# Potential Difference across an ideal short circuited cell [duplicate]

It was my friend who asked me this question first. Suppose we have an ideal cell and a wire of resistance zero.Suppose we short circuit the cell using the wire(although we know ideal cells and zero resistance wires are not practically possible). Would there be a potential difference across the wire . I think it ought to be there ; but my friend points to me that no potential difference exist across a zero resistance wire. Please help me.

• if there is no resistance there is no potential difference indeed along the wire. However, the cell maintains a potential difference. The reason we come to a paradox is because of your perfect assumptions. In reality the resistance of the wire would generate joule losses which will decrease the voltage at the cell over time. Once all the energy stored in the cell has been used there is no currents anymore. Then it only remains the voltage at the cell due to the electrochemical rest potential. So there is a potential difference on the wire but no electrons available to balance it. – Ronan Tarik Drevon Nov 25 '16 at 11:13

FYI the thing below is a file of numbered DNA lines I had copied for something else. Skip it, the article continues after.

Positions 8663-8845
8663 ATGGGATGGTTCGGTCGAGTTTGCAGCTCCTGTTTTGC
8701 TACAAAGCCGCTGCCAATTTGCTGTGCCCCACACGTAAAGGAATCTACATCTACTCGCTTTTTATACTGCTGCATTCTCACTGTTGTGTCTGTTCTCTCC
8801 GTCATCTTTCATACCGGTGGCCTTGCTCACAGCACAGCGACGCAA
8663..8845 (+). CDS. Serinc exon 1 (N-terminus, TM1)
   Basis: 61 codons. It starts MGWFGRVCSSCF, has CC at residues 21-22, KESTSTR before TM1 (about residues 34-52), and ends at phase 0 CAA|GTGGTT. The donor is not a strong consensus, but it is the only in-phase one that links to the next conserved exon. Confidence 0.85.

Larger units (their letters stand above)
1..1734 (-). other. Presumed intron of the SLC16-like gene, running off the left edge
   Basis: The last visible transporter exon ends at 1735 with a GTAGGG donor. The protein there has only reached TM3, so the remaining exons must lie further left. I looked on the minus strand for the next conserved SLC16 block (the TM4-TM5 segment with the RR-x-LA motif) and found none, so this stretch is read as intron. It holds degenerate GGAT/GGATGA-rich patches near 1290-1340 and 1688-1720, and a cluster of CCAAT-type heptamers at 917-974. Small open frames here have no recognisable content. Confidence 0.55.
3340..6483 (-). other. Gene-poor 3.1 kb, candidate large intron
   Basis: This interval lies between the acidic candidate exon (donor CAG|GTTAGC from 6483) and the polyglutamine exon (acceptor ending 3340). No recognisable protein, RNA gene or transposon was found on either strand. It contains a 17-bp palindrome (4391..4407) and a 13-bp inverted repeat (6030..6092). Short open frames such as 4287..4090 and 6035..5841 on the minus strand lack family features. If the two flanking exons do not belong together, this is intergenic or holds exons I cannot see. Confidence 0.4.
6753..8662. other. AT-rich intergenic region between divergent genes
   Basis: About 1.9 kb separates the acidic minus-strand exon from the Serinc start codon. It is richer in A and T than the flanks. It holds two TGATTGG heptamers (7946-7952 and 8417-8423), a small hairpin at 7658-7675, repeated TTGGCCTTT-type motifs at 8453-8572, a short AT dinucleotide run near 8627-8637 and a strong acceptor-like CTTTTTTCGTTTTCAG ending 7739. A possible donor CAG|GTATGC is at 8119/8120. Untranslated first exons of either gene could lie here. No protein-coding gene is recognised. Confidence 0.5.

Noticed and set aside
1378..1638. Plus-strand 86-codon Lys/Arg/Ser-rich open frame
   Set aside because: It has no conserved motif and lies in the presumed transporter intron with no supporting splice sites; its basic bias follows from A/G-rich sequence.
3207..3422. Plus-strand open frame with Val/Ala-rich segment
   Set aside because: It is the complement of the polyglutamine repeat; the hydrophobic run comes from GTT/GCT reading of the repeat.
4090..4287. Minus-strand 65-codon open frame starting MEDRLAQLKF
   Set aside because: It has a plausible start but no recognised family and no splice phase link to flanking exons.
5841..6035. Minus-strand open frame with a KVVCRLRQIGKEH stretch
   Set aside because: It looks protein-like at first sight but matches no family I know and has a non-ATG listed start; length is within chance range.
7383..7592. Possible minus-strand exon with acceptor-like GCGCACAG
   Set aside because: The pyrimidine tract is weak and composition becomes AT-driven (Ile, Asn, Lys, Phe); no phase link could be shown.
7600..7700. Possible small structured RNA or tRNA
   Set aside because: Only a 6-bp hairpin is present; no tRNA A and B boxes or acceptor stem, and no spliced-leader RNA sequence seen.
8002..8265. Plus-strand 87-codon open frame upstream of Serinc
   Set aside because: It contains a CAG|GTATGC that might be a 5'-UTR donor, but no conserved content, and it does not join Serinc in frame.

An ideal voltage source (cell) with voltage $V$ doesn't have an internal resistance. If you short circuit the cell with a wire of resistance R, according to Ohms law a current $I=V/R$ will flow and there will be a potential difference $V$ across the wire. If you let the resistance of the wire go to zero, $R->0$, then the current will go to infinity but the voltage drop stays the same.
• @Deepakms - Yes, mathematically Ohms law is used. Therefore, when $R$ goes to zero, $I$ goes to infinity in such a way that $V=RI$ stays constant. – freecharly Nov 25 '16 at 18:00